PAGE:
Even a cursory glance at its content leaves a strange impression. For some mysterious reason, several texts are not included in the main body of the volume and instead appear as a separate appendix. The editorial introduction does not explain why, but merely says that “the appendix contains materials published under previously unknown pseudonyms or without a signature that appeared in the journal Osvobozhdenie [Liberation] (discovered and attributed by L. Katsis).”

This dubious “mystery” can be easily revealed. The link between Jabotinsky and the materials from the journal Osvobozhdenie is highly improbable. The project’s editor-in-chief, the Israeli publisher and translator Felix Dektor, was obviously uncomfortable about mixing these texts with Jabotinsky’s actual works. But in the separate appendix he gave carte blanche for any “scientific revolution” to the project’s academic editor, namely Leonid Katsis of the Centre for Biblical and Jewish Studies at the Russian State University for the Humanities in Moscow. Professor Katsis is an unsurpassed master of startling the audience with the most amazing “discoveries.” The editor-in-chief preferred not to inform the volume’s readers about his embarrassing decision and the “special status” of the appendix. Anyway, what’s done is done. The texts from Osvobozhdenie have been unambiguously attributed to Vladimir Jabotinsky.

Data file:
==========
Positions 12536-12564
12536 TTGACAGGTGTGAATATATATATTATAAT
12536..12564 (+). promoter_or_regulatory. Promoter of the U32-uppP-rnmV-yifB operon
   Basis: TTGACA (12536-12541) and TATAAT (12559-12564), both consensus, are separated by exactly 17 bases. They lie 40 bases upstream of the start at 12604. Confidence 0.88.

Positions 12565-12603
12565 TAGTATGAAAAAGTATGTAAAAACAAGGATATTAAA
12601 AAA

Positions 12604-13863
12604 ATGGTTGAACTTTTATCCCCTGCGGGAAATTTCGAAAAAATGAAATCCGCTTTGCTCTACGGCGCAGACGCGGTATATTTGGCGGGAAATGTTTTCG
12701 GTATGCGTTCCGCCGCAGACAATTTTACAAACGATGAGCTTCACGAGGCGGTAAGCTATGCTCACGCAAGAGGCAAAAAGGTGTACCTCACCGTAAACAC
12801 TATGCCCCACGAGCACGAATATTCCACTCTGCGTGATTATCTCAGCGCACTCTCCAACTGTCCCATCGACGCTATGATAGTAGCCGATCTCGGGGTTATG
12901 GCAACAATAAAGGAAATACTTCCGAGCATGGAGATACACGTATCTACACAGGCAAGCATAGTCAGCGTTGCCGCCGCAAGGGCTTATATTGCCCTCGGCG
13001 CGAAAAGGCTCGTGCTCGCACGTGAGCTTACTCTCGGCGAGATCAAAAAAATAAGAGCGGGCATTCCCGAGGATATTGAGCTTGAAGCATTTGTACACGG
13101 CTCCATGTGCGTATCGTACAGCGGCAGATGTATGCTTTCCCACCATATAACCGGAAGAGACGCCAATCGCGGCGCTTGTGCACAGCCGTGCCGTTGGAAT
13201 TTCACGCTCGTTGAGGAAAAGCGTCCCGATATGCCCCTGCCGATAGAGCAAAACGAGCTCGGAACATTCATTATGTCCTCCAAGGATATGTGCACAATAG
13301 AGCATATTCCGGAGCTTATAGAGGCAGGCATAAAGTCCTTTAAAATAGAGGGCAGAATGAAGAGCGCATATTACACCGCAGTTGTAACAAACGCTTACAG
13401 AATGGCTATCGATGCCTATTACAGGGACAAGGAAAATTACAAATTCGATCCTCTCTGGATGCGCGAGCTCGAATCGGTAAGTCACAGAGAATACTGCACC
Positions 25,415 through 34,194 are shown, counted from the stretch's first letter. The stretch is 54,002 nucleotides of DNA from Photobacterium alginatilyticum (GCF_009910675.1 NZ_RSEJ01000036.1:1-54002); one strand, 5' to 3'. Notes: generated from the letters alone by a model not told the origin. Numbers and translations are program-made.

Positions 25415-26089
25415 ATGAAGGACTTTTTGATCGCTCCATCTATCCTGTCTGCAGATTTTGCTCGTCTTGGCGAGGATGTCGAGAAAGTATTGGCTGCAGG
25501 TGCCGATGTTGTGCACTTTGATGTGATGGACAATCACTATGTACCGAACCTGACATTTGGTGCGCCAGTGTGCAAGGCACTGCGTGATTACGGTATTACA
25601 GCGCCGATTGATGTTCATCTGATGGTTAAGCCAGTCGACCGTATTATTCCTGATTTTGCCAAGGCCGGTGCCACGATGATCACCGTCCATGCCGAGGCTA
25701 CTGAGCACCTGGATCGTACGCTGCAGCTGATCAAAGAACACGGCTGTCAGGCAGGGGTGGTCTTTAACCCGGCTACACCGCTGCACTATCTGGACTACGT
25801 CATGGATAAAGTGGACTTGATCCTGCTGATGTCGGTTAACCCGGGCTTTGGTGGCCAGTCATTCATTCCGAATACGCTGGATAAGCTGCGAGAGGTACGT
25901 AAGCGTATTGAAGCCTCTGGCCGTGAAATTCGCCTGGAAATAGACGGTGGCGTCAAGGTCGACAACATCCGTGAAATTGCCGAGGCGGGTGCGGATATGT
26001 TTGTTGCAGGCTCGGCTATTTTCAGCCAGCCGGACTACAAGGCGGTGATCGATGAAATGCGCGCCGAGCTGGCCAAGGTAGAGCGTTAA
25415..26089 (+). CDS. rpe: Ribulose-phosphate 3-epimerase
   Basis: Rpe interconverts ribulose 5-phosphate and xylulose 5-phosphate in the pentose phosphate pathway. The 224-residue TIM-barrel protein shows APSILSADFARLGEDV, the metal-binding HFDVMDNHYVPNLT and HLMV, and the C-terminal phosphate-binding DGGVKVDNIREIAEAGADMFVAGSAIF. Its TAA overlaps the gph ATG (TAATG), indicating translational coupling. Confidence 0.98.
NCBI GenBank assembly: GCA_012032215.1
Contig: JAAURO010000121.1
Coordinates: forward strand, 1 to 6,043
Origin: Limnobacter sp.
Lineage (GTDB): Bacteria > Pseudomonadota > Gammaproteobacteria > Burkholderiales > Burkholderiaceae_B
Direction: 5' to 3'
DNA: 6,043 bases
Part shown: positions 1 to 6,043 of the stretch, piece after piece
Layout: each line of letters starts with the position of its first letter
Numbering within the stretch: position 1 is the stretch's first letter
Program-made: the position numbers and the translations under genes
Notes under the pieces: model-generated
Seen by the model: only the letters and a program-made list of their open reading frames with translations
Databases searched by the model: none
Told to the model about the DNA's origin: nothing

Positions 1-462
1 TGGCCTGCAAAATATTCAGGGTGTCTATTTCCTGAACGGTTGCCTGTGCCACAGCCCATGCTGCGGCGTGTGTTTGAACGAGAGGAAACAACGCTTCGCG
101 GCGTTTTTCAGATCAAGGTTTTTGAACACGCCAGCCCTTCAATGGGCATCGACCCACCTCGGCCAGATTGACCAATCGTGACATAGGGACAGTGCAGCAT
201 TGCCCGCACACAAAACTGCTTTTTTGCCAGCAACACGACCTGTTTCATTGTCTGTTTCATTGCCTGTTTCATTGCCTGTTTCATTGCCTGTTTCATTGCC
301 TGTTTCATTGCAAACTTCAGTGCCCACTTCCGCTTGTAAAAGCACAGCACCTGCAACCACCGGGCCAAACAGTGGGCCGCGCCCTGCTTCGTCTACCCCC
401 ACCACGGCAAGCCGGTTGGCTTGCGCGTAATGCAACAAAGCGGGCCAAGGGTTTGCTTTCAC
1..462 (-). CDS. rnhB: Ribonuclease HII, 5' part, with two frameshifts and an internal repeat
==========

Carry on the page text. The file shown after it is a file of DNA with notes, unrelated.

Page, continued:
Below we examine what constitutes Professor Katsis’s “discovery” and analyse his extensive accompanying article included in the same volume, evidently designed to hide a sad reality: there is not the slightest evidence that the texts under discussion can be attributed to one of the most outstanding Jewish politicians and thinkers of the twentieth century.

Cite: Penkower, Jabotinsky, Bergson, and the Campaign for a Jewish Army

Penkower, Monty Noam. "Vladimir (Ze’ev) Jabotinsky, Hillel Kook-Peter Bergson, and the Campaign for a Jewish Army.” Modern Judaism 31.3 (2011): 332-374.

URL: http://mj.oxfordjournals.org/content/31/3/272.short

Abstract